Pope Francis: Love doesn’t care if you’re ugly or beautiful

In his homily at Tuesday’s Mass, Pope Francis spoke about the love of Christ for his church, noting how in the Gospel he prayed for his disciples, chose them personally, and remained close to each.
“These are things of love! Love does not consider whether someone has an ugly face or a beautiful face: it loves! And Jesus does the same: He loves and chooses with love. He chooses all,” the Pope voiced to attendees of his Sept. 9 Mass.
In God’s book, “no one is ‘important’ — in inverted commas — according to the criteria of the world: it is the common people.”
Taking his cue from the day’s Gospel, from Luke, which recounts Christ’s choosing of the Twelve Apostles, the Roman Pontiff explained that a major theme evident is prayer, because Christ “spent the night in prayer to God” before naming them.
“It seems a little strange that he who came to give us salvation, who has the power, prays to the Father;” however, “Jesus is the great intercessor.”
“He stands before the Father in this moment, praying for us. And this should give us courage! Because in moments of difficulty or of need…he is praying.”
Explaining how Christ’s work today consists in praying for the members of his church, the Roman Pontiff noted that we often forget about this. But “this is our strength: to be able to say to the Father, ‘But if you, Father, will not consider us, consider your Son who prays for us.’”
According to a Catholic News Agency report, the pope went on to recount how after Christ prays in the Gospel, he goes on to choose the Twelve from among all of his disciples.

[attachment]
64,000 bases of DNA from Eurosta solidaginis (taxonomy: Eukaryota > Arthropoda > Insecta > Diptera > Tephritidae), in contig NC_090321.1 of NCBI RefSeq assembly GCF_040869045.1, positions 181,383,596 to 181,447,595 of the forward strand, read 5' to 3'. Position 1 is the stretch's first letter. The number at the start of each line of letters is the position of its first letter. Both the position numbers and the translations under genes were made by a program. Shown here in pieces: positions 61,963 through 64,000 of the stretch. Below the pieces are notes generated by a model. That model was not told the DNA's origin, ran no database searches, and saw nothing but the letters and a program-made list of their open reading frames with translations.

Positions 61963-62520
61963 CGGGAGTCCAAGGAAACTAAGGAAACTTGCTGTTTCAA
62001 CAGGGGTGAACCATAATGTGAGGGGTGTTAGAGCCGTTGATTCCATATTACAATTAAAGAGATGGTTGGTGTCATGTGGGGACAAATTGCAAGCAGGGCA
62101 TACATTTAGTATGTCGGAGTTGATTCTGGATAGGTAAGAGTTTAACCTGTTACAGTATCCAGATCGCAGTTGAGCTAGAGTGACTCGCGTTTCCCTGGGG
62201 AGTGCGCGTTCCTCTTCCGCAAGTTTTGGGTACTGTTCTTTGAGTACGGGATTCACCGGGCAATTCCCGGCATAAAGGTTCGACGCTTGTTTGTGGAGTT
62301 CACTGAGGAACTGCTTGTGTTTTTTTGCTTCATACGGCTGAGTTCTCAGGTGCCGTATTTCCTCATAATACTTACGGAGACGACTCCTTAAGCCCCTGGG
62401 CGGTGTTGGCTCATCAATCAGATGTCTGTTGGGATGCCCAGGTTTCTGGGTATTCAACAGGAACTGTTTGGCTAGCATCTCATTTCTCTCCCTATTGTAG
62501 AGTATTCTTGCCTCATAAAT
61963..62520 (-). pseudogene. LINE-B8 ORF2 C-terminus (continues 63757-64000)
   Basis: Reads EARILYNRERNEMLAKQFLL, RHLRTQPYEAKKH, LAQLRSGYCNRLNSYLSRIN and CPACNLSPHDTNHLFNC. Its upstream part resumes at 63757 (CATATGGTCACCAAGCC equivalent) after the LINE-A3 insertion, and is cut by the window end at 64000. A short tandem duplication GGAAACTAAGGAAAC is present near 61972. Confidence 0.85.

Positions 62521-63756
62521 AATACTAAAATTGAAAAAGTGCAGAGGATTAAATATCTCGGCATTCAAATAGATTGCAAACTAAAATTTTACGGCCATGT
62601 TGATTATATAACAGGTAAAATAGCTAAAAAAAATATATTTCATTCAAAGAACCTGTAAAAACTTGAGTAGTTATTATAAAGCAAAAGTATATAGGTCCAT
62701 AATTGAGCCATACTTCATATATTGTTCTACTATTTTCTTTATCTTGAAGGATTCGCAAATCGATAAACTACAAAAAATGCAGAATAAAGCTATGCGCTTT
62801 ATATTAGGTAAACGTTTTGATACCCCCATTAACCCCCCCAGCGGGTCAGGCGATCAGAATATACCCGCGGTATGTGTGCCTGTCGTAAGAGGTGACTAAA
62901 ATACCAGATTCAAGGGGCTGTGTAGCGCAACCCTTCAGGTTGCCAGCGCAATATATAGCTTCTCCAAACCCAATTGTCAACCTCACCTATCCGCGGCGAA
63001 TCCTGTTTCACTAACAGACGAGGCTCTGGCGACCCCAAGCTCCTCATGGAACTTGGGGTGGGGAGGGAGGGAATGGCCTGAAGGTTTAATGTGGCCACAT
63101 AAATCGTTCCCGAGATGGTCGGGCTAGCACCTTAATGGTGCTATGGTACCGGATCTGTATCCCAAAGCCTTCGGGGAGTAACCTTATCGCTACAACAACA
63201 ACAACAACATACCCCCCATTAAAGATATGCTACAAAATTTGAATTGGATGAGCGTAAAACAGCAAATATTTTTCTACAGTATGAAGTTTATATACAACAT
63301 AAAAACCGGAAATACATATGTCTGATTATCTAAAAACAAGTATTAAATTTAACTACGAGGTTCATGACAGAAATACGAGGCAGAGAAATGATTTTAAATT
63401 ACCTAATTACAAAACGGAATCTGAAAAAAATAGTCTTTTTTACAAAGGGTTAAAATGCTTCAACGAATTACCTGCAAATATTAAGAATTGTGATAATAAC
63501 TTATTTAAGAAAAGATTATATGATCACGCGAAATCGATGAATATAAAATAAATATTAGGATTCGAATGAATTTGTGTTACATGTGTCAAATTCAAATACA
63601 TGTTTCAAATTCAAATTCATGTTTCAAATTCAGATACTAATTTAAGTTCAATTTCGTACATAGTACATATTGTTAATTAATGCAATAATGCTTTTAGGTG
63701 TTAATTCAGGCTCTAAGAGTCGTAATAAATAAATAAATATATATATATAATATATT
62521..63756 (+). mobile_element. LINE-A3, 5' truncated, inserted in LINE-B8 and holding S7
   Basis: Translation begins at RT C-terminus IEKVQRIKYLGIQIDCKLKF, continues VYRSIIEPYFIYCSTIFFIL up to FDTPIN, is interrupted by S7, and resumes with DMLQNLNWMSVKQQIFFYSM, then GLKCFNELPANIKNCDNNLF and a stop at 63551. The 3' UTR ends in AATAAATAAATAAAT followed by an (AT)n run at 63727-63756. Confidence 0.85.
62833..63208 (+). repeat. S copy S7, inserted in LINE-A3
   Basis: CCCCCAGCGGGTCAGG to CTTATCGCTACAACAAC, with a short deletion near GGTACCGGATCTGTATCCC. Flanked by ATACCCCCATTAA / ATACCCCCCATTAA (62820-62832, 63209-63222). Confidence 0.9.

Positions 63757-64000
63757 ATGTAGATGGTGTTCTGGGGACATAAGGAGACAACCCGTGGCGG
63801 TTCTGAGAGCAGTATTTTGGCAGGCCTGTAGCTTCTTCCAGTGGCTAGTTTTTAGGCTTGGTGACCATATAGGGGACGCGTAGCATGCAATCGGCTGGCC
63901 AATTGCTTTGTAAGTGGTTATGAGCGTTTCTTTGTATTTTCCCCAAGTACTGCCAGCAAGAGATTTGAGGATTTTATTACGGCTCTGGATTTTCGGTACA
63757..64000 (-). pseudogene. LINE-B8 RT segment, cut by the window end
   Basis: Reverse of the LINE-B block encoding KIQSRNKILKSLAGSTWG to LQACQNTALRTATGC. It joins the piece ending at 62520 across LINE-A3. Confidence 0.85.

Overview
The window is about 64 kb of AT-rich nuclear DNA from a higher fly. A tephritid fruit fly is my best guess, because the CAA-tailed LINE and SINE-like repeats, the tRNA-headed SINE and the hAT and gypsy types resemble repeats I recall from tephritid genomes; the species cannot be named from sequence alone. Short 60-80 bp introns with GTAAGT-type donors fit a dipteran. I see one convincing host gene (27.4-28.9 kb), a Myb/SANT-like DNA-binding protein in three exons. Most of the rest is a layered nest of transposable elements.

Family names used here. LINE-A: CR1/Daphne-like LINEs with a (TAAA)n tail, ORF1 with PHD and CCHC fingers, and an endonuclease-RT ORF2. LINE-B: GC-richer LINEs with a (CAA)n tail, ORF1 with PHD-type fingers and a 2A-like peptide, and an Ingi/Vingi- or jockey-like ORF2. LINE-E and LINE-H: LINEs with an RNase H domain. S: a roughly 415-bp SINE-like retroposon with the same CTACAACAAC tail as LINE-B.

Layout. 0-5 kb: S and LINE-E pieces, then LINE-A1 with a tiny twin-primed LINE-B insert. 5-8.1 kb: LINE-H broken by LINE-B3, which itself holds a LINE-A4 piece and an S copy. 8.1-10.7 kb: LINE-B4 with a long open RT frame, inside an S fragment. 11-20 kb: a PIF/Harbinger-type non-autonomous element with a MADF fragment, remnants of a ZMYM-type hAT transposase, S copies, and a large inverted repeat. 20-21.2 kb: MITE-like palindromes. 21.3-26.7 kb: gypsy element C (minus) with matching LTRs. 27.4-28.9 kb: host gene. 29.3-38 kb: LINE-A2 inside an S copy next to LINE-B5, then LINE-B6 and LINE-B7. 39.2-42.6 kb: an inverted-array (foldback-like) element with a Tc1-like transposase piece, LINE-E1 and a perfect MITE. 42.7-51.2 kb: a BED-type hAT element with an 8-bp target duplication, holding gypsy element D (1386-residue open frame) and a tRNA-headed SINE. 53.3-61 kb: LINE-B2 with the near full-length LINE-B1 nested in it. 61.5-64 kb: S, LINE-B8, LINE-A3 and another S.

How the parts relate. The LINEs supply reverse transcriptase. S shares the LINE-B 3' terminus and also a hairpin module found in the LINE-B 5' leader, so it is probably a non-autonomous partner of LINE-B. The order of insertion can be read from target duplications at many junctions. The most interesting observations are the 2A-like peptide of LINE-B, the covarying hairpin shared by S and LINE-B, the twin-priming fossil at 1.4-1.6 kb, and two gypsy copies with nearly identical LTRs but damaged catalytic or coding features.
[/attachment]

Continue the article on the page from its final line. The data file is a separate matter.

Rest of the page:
This shows clearly that “it was not you who chose Me; I chose you!” he quoted, noting that “this second moment gives us courage: ‘I am chosen, I am chosen by the Lord! On the day of Baptism he chose me.”
Christ chooses all, regardless of how we look or our status in life, the bishop of Rome observed, saying that a key characteristic of everyone called by him is that “they are sinners. Jesus has chosen sinners. He chooses sinners.”
“And this is the accusation made by the doctors of the law, the scribes: ‘This man goes to eat with sinners, he talks to prostitutes…’ Jesus calls everyone!”
Bringing to mind the parable of the wedding of the son, the Roman Pontiff recounted how when none of the invited guests showed up, “what did the master of the house do? The Gospel says he told his servants: ‘Go out and bring everyone to the house, good and bad.’ Jesus has chosen everyone.”
He then drew attention to the final part of the Gospel, in which large crowds came to Christ in order to hear him preach and to be healed. Christ, the pope observed, is “near to the people.”
“He is not a professor, a teacher, a mystic who is far from the people and speaks from the professor’s chair. No! He is in the midst of the people, he lets them touch him, he lets them ask of him. That’s Jesus: close to the people.”
Pope Francis went on to describe how this nearness was nothing new for Christ, explaining that he emphasized it “in his way of acting, but it is something that comes out of God’s first choice of his people.”
“God says to his people, ‘Consider: What people have a God as close as I am to you?’ God’s closeness to his people is the closeness of Jesus amid the crowds.”
The Roman pontiff concluded his reflections by emphasizing how the Lord is “one who prays, one who chooses the people, and one who is not ashamed to be close to the people. And this gives us confidence in him. Let us trust in him because he prays, because he has chosen us, and because he is close to us.”

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